Close to Home: Minimum wage isn’t a living wage
In January, California raised its minimum wage to $15.50 per hour. However, four cities in the North Bay have set higher minimums. For example, Santa Rosa and Petaluma employers must pay their workers $17.06 an hour.
Forty-one California cities and counties have established minimum wages higher than the state. Mountain View’s is highest at $18.15 an hour. Congress has not raised the federal minimum wage of $7.25 an hour since 2009, but 30 states set their minimum above the federal minimum.
Moreover, according to the National Employment Law Project, 12 states and 56 cities and counties have mandated phased-in $15 wage floors. Last year Hawaii became the first state to approve an $18 an hour minimum, phased in by 2028.
Nevertheless, the minimum wage is still not a living wage. A minimum wage is the lowest an employer legally must pay its workers. A living wage is a self-sufficiency wage, or the minimum amount a worker must earn to cover the basic costs of raising a family where they live — including food, transportation, child care, housing, health insurance and miscellaneous expenses — without relying on any government assistance.
The federal minimum does not address the varying cost of living from one state or region to the next, and it is not annually increased for inflation. Only when pressured by the grassroots nationwide “Fight for $15” movement have high-cost states and local jurisdictions legislated higher minimum wage rates, including automatic annual cost of living adjustments.
What is a living wage for Sonoma County?
Researchers at the Massachusetts Institute of Technology have developed a living wage calculator for every county in America. A self-sufficiency wage is calculated based on family type and each county's actual cost of living. A self-sufficiency budget is one in which a family is not reliant on government assistance and that one basic need, such as food, is not sacrificed to pay for another, such as housing.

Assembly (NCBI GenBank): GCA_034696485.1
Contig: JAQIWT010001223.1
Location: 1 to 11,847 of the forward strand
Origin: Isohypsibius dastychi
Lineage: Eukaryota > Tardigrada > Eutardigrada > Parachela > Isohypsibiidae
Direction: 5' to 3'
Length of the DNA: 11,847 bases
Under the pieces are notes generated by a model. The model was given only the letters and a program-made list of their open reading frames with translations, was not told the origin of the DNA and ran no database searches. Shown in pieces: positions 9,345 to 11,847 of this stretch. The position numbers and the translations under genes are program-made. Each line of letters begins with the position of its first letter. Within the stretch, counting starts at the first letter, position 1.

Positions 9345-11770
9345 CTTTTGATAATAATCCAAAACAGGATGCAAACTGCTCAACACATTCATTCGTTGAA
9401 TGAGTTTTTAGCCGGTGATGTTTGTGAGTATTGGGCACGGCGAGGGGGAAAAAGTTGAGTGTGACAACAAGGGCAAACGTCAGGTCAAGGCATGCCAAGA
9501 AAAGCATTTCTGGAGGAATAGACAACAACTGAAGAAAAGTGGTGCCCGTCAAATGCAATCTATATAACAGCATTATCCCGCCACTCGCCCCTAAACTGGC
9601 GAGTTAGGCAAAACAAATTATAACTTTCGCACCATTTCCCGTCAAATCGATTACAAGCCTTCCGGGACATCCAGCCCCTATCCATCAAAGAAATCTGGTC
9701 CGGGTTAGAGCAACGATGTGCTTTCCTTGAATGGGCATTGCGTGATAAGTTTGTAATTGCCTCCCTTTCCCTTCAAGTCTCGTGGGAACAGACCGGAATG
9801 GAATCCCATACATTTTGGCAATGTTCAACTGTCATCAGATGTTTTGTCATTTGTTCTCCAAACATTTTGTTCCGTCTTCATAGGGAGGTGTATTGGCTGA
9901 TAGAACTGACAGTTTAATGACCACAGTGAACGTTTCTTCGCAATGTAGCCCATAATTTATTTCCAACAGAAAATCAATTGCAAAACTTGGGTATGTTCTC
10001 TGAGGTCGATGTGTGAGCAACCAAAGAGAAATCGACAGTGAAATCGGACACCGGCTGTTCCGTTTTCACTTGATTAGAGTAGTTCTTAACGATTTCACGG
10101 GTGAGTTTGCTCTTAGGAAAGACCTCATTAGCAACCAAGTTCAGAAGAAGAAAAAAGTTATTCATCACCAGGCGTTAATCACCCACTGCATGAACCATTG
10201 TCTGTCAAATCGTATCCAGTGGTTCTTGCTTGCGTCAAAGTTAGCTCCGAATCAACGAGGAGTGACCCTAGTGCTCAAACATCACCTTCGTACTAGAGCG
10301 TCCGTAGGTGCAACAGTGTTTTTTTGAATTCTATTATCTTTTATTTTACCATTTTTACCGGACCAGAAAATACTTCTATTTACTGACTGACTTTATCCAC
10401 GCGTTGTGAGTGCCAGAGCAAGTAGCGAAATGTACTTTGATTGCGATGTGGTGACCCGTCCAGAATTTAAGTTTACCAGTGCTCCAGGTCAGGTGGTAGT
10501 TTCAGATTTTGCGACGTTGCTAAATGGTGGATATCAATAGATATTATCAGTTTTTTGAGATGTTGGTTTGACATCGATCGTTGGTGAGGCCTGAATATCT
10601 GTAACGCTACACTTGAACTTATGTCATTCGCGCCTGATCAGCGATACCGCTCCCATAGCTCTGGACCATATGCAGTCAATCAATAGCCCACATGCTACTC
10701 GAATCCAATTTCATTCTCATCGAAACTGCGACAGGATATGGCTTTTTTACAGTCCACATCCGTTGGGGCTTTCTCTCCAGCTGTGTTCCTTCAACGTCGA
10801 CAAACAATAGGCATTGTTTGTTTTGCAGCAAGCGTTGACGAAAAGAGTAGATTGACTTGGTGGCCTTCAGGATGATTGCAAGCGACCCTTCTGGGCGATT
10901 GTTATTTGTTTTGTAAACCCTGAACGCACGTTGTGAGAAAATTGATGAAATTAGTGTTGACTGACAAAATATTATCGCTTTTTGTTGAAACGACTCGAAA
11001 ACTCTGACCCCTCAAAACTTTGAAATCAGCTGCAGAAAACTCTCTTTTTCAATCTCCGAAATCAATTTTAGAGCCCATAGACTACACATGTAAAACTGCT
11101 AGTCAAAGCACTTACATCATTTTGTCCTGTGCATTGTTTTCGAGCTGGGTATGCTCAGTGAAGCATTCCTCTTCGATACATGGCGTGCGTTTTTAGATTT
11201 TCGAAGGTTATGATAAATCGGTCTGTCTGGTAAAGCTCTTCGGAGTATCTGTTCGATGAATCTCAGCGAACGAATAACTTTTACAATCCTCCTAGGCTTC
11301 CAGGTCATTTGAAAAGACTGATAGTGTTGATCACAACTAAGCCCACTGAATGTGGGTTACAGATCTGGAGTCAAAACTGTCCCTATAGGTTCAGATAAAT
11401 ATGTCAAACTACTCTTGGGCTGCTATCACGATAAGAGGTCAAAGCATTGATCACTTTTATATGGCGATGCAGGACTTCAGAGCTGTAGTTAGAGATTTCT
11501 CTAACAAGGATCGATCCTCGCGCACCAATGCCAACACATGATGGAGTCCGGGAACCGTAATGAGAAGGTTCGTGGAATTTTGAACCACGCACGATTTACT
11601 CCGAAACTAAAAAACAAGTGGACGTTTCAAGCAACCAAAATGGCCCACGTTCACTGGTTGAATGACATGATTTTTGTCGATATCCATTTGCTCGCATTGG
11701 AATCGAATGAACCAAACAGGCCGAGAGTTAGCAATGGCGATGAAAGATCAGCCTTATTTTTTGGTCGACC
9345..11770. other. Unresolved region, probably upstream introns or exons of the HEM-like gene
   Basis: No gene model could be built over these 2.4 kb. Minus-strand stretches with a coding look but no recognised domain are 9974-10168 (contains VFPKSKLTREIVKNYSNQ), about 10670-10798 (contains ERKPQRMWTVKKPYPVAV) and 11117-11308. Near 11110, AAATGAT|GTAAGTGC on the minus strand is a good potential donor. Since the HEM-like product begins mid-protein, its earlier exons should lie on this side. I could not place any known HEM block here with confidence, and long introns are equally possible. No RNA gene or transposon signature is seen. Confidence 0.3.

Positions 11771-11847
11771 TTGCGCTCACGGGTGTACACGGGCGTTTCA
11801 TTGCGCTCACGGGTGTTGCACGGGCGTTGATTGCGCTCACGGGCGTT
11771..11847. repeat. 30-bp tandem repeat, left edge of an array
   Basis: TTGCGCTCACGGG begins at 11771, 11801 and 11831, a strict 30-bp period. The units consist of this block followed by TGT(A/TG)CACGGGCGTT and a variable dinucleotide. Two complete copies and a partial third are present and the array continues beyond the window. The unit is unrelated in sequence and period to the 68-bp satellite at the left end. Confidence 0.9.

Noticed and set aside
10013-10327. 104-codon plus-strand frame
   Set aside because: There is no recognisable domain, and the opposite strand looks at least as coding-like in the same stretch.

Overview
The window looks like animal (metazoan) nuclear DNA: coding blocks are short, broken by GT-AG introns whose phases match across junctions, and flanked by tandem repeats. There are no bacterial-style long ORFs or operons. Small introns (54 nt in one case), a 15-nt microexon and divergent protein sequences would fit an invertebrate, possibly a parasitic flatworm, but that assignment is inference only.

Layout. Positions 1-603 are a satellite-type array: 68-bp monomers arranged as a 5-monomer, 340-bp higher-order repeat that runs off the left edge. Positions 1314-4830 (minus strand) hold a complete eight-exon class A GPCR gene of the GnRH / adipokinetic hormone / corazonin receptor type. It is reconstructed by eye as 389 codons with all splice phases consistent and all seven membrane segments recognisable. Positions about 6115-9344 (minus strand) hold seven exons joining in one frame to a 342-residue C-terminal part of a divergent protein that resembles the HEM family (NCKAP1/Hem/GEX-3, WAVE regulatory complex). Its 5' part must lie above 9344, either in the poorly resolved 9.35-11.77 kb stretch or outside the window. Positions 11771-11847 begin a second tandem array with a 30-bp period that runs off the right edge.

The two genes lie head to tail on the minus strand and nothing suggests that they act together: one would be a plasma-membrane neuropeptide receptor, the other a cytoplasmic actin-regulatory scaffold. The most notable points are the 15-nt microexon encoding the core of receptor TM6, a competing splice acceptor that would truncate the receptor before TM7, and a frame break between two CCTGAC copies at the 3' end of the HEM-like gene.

To make ends meet in Sonoma County, according to the MIT calculator, two parents with two children, employed 40 hours a week year-round, needed $31 an hour or an annual family income of $126,946 before taxes. Two-thirds of the county’s low-income families earning less than $55,500 annually include two parents and two children; hence $31 an hour is the appropriate living wage benchmark.
Consider the following typical monthly expenses:
— $2,092 for fair-market rent — including utilities — as estimated by the U.S. Department of Urban Development for a two-bedroom apartment.
— $1,150 for food for meals prepared at home, according to the U.S. Department of Agriculture nutritionally adequate low-cost food plan.
— $784 for medical insurance, including copays, deductibles and premiums, supplies and medications, according to the Bureau of Labor Statistics’ consumer expenditure survey.
— $1,172 for transportation, including gas, insurance and maintenance for a used car, according to the Bureau of Labor Statistics. Most Sonoma County workers drive to work alone and do not use public transit.
— $2,121 for child care, an amount derived from state and county data for the lowest cost options for in-home licensed day care. This cost estimate assumes that a 9-year-old child requires after-school care and a 4-year-old needs full-time care.
— $865 in miscellaneous costs for housekeeping, phone, clothing, personal care and internet services, also based on Bureau of Labor Statistics data.
— $746 for civic engagement costs related to participation in community activities, including fees and admission and newspapers and education.
— $1,646 for federal and state taxes.
The MIT self-sufficiency standards do not include estimates for other expenses such as retirement and education savings and life insurance, which many consider necessities.
Thirty-one dollars an hour is a conservative estimate but does provide a yardstick for an ongoing community dialogue about what it costs to make ends meet. Raising the state and local minimum wage, implementing free universal prekindergarten and establishing rent control laws are all policy pathways to living wages. Most important, there is an upsurge of workers at Starbucks, Amazon, the University of California and other workplaces unionizing to bargain for a living wage.
A living wage should be the right of all working Americans.
Martin J. Bennett, an instructor emeritus at Santa Rosa Junior College, is a consultant for UNITE HERE Local 2.
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